Erosion Potential of a Burn Site in the Mojave-Great Basin Transition Zone [electronic resource] : Interim Summary of One Year of Measurements
- Las Vegas, Nev. : United States. National Nuclear Security Administration, 2010.
Oak Ridge, Tenn. : Distributed by the Office of Scientific and Technical Information, U.S. Dept. of Energy.
- Physical Description:
- 2,113 kb : digital, PDF file
- Additional Creators:
- Nevada System of Higher Education
United States. National Nuclear Security Administration
United States. Department of Energy. Office of Scientific and Technical Information
- A historic return interval of 100 years for large fires in deserts in the Southwest U.S. is being replaced by one where fires may reoccur as frequently as every 20 to 30 years. This increase in fires has implications for management of Soil Sub-Project Corrective Action Units (CAUs) for which the Department of Energy, National Nuclear Security Administration Nevada Site office (NNSA/NSO) has responsibility. A series of studies has been initiated at uncontaminated analog sites to better understand the possible impacts of erosion and transport by wind and water should contaminated soil sites burn over to understand technical and perceived risk they might pose to site workers and public receptors in communities around the NTS, TTR, and NTTR; and to develop recommendations for stabilization and restoration after a fire. The first of these studies was undertaken at the Jacob fire, a lightning-caused fire approximately 12 kilometers north of Hiko, Nevada, that burned approximately 200 ha between August 6-8, 2008, and is representative of a transition zone on the NTS between the Mojave and Great Basin Deserts, where the largest number of Soil Sub-Project CAUs/CASs are located.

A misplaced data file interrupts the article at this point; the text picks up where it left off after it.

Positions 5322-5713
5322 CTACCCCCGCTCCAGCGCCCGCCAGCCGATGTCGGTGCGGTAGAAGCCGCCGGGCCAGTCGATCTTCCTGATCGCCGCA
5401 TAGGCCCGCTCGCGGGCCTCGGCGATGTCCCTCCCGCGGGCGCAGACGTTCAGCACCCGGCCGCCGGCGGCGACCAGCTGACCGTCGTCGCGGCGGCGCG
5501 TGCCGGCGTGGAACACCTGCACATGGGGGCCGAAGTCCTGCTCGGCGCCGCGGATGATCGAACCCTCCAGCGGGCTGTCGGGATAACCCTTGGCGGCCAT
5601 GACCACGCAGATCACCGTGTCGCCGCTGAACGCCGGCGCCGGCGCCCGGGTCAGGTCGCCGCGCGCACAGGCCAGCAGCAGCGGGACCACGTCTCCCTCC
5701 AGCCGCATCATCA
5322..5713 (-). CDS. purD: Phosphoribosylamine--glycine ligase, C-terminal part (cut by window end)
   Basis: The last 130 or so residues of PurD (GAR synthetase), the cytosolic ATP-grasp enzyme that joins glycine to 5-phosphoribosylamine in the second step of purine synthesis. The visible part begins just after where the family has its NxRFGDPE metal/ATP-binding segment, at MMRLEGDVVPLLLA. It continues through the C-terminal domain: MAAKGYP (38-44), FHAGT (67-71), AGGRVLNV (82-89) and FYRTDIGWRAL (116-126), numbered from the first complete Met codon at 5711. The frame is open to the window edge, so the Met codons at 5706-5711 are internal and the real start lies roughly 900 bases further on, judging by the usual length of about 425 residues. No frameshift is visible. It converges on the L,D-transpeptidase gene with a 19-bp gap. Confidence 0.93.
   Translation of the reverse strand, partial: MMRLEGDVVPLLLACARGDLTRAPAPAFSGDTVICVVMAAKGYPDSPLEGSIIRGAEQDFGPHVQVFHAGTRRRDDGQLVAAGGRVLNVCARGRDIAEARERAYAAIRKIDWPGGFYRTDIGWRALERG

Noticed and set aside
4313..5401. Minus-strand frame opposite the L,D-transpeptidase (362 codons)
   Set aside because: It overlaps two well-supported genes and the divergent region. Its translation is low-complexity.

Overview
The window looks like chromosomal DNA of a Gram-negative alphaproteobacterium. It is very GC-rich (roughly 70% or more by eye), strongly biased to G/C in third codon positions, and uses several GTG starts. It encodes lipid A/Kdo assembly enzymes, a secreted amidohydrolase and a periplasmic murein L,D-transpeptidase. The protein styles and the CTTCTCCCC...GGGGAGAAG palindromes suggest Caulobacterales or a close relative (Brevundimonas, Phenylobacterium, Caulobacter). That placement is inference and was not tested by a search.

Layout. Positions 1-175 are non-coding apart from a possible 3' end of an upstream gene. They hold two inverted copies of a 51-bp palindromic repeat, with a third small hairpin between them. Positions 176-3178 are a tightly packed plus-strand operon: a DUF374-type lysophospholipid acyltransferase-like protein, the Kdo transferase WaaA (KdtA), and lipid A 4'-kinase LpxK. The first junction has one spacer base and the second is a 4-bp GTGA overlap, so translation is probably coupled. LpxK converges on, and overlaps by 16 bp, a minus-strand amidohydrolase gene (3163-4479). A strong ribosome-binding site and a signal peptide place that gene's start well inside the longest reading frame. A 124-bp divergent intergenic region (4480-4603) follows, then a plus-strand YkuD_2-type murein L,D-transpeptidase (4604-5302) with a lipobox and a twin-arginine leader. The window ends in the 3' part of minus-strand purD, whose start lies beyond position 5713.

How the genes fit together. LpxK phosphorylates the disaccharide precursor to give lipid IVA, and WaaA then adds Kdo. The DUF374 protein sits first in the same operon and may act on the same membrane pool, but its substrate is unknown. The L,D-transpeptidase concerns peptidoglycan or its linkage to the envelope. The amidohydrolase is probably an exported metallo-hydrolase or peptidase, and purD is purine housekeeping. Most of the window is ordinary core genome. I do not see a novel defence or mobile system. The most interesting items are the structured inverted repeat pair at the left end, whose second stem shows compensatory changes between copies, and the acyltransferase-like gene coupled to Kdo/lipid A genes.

- Published through SciTech Connect.
V. Etyemezian, D. Shafer, J. Miller, I.
- Type of Report and Period Covered Note:
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